Agencies in Washington state have begun sending separation notices to employees who have not yet shown evidence that they have been vaccinated against COVID-19.
Licensing Department spokesman Nathan Olson told The Seattle Times that it had sent 66 separation letters Friday to workers who have not yet presented proof of vaccination or applied for a vaccine exemption. Department of Labor and Industry spokesman Matt Ross told the Times that his agency sent 140 letters on Saturday and planned to send more on Monday.
Other larger agencies, such as the Washington State Patrol, the Department of Corrections, and the Department of Social and Health Services, are also trying to establish which of their employees have not yet been vaccinated.
The Department of Corrections said it had previously sent about 1,000 preliminary notices to workers to confirm whether they had been vaccinated. The agency has about 8,600 employees who run the state’s 12 prisons.
Spokesman Jack Coe told the Times that most department employees who received these initial notices were represented by a union and would therefore go through an investigational process before a formal notice of separation could be sent.
The separation notice comes after Washington Gov. Jay Inslee (D) mandated in August that all state workers, onsite contractors and volunteers must receive one of three COVID-19 vaccines by October 18, or be terminated. needed.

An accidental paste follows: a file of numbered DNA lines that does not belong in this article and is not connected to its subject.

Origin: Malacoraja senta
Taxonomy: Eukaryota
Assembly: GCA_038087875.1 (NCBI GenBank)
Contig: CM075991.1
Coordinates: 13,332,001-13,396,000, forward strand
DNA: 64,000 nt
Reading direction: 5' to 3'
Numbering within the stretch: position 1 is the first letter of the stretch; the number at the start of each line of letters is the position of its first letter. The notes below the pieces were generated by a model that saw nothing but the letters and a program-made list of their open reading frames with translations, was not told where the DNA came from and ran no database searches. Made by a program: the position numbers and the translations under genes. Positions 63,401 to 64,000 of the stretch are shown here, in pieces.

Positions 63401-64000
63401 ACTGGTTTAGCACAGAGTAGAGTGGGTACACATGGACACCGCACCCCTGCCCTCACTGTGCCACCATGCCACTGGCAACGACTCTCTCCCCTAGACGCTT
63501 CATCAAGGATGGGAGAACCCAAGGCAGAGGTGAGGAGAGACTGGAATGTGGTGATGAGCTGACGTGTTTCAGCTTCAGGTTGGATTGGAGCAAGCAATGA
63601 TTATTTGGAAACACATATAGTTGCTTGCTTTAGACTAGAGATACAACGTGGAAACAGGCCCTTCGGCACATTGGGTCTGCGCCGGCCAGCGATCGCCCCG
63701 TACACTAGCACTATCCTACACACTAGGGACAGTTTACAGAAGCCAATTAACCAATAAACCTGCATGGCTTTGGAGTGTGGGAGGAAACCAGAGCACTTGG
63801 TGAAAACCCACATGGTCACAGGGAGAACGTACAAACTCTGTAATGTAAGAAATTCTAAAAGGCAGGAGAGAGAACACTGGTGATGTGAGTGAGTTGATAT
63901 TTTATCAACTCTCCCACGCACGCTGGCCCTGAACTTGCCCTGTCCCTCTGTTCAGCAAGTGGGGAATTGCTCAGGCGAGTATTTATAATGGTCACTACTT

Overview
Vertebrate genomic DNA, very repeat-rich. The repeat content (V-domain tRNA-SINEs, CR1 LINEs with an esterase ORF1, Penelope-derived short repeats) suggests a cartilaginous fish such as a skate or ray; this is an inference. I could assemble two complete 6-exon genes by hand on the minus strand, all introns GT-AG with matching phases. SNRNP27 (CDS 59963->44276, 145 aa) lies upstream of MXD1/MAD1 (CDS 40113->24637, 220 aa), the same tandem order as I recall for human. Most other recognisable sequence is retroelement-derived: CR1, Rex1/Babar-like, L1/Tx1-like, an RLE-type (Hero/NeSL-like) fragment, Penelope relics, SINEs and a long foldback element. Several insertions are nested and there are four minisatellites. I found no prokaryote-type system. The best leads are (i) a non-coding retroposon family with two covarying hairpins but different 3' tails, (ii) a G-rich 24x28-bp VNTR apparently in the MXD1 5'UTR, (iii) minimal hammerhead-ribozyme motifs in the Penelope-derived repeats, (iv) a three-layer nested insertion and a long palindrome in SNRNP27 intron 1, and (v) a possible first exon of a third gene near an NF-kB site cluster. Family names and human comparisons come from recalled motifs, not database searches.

The requirement also applies to employees in higher education, childcare, K-12 education workers, and most healthcare workers working in private health care and long-term care settings, as well as telecommuting state employees. Inslee later updated the measure to include an expansion of the statewide mask mandate to all individuals regardless of vaccination status.
Inslee said at the time that employees who refused vaccinations would be subject to non-disciplinary dismissal for “failing to meet job qualifications.” Employees with valid medical or religious exceptions will not be subject to dismissal. The mandate is being implemented to prevent business and school lockdowns, Inslee said.
The employee vaccine mandate is one of the strictest across the United States and has been heavily criticized by opponents, including a group of about 90 Washington state soldiers, firefighters and other employees who filed suit against Inslee last month which claimed that his mandate had been exceeded. violated his right to office and the rights of state workers guaranteed by the state constitution.
Other state and local governments have allowed employees to choose weekly COVID-19 tests as an alternative to vaccinations.
Governor Inslee’s order affects about 60,000 state workers in Washington state, but when asked by the Times about the possibility of losing workers, Inslee’s spokeswoman Tara Lee said that “the warning notices are just that, the warnings.”
“This is a snapshot in time and what the final number will be,” Lee said. “We expect more state workers to choose to get vaccinated and remain in the workforce.”
The spokesperson also said that the Department of Corrections and other agencies have worked out contingency plans to ensure that government services continue to function normally.
This News Originally From – The Epoch Times